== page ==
Bacteriohopanepolyols (BHPs) are ubiquitous bacterial membrane lipids, encountered in soils, river and marine suspended particulate matter (SPM) and sediments. Their abundance and distribution provides a direct means to identify bacterial inputs and can be used to trace soil-derived bacterial organic matter (OM) and in some cases the presence of bacterial groups and their activities in aquatic systems. We have studied the BHP distribution in the SPM of a major Siberian River (Yenisei River) that crosses a large latitudinal gradient, draining a large part of Mongolia and Siberian Russia. The Yenisei River is the main river to flow into the Kara Sea, a shelf sea of the Arctic Ocean. We show that the BHP distribution and concentration of SPM and surface sediments of the Yenisei Outflow in the Kara Sea allow to trace soil-marker BHPs and evaluate the performance of the R'soil index, a proxy developed to trace bacterial soil-derived OM. Soil-marker BHPs are present in the Yenisei River, and their concentration decreases from the Yenisei River Outflow into the offshore marine sediments. The R'soil correlates well with an independent proxy for bacterial OM, the BIT-index (r2=0.82) and has a moderate correlation with the δ13Corg values, a bulk OM proxy for terrigenous input (r2=0.44). Consequently, the R'soil index performs well in the Kara Sea, strengthening its application for tracing bacterial OM in the Arctic Ocean, both in modern and downcore sediments. Furthermore, a suite of BHPs that are characteristic for methanotrophic bacteria, i.e. 35-aminobacteriohopane-30,31,32,33,34-pentol (aminopentol) and 35-aminobacteriohopane-31,32,33,34-tetrol (aminotetrol), is encountered in the Yenisei Outflow sediments. These components are partly sourced from terrigenous sources, but are likely also produced in-situ in the marine sediments. The distribution of the pentafunctionalized cyclitol ether BHP in the marine systems is noteworthy, and indicates that it can possibly be applied as a marker for cyanobacterial biomass in marine sediments.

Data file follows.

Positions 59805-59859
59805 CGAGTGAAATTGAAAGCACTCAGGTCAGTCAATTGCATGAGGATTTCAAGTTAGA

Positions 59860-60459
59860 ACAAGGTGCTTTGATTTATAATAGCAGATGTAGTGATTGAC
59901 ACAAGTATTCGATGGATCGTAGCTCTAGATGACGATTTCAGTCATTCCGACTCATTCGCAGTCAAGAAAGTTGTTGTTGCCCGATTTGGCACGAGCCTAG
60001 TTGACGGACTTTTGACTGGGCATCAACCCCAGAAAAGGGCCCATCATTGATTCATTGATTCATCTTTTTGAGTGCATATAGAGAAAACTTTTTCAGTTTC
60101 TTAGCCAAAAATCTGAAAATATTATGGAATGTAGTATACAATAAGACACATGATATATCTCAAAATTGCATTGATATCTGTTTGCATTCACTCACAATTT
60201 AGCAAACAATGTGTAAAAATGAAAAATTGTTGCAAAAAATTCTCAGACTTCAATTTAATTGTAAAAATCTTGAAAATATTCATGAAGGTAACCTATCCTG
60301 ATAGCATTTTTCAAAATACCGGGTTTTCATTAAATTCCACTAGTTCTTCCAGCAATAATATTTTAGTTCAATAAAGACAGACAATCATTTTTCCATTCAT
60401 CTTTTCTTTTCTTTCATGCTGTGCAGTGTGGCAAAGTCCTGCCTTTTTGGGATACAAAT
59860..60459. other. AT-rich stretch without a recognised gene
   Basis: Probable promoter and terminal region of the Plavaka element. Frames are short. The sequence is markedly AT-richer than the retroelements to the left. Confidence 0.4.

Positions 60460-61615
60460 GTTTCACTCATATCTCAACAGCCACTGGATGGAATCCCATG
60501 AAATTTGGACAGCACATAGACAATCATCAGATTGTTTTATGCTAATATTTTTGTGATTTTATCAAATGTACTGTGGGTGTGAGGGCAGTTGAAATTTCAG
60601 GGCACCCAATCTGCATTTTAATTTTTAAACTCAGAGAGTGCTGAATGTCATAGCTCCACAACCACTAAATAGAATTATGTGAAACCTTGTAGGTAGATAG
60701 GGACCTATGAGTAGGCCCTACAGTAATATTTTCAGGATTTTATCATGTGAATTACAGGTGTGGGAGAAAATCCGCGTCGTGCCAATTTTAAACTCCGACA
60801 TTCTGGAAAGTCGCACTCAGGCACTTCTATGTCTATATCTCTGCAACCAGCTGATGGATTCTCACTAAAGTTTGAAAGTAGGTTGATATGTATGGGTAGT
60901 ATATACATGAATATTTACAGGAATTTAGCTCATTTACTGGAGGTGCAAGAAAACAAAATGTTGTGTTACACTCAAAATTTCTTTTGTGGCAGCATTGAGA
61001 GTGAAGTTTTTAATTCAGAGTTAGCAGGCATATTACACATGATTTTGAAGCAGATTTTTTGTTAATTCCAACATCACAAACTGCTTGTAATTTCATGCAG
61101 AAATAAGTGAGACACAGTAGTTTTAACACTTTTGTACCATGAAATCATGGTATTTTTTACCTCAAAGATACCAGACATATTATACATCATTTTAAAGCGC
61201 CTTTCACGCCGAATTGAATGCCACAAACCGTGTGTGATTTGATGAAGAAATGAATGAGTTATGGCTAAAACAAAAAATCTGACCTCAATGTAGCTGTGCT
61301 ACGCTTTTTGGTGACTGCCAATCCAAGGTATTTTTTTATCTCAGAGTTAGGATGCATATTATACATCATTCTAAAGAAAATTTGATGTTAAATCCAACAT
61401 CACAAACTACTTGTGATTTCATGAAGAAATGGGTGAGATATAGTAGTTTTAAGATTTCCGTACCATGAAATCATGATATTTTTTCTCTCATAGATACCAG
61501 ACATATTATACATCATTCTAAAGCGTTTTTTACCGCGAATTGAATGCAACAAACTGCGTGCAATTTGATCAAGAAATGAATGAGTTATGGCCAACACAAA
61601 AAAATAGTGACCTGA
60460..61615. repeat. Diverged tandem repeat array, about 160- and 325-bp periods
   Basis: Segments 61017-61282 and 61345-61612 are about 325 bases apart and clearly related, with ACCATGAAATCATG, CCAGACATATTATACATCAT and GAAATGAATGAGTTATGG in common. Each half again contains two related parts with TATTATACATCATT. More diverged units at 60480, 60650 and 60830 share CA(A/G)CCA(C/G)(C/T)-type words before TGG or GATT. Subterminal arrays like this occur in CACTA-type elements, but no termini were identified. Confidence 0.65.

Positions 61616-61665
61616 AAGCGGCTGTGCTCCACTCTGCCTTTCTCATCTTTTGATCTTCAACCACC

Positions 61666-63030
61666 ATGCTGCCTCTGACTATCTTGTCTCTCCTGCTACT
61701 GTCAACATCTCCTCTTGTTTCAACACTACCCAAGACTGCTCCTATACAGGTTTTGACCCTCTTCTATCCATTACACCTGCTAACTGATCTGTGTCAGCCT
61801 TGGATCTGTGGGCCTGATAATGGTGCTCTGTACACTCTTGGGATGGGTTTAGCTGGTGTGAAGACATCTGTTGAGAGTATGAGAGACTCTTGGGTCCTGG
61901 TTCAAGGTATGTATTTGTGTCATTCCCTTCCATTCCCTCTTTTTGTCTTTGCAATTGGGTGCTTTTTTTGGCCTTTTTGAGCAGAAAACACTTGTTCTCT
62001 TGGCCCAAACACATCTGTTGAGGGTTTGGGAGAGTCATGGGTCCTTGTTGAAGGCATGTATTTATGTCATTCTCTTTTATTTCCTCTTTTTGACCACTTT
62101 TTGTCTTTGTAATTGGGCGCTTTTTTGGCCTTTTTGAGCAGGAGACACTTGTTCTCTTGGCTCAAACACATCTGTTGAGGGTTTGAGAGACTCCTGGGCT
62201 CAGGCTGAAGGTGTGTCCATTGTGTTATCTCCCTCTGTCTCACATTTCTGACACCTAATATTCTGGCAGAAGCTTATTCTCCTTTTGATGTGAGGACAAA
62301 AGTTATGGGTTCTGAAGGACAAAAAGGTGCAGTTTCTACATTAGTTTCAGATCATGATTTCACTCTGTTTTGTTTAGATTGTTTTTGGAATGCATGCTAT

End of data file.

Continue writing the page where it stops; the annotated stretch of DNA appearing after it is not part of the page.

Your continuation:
Scopus subject areas
- Geochemistry and Petrology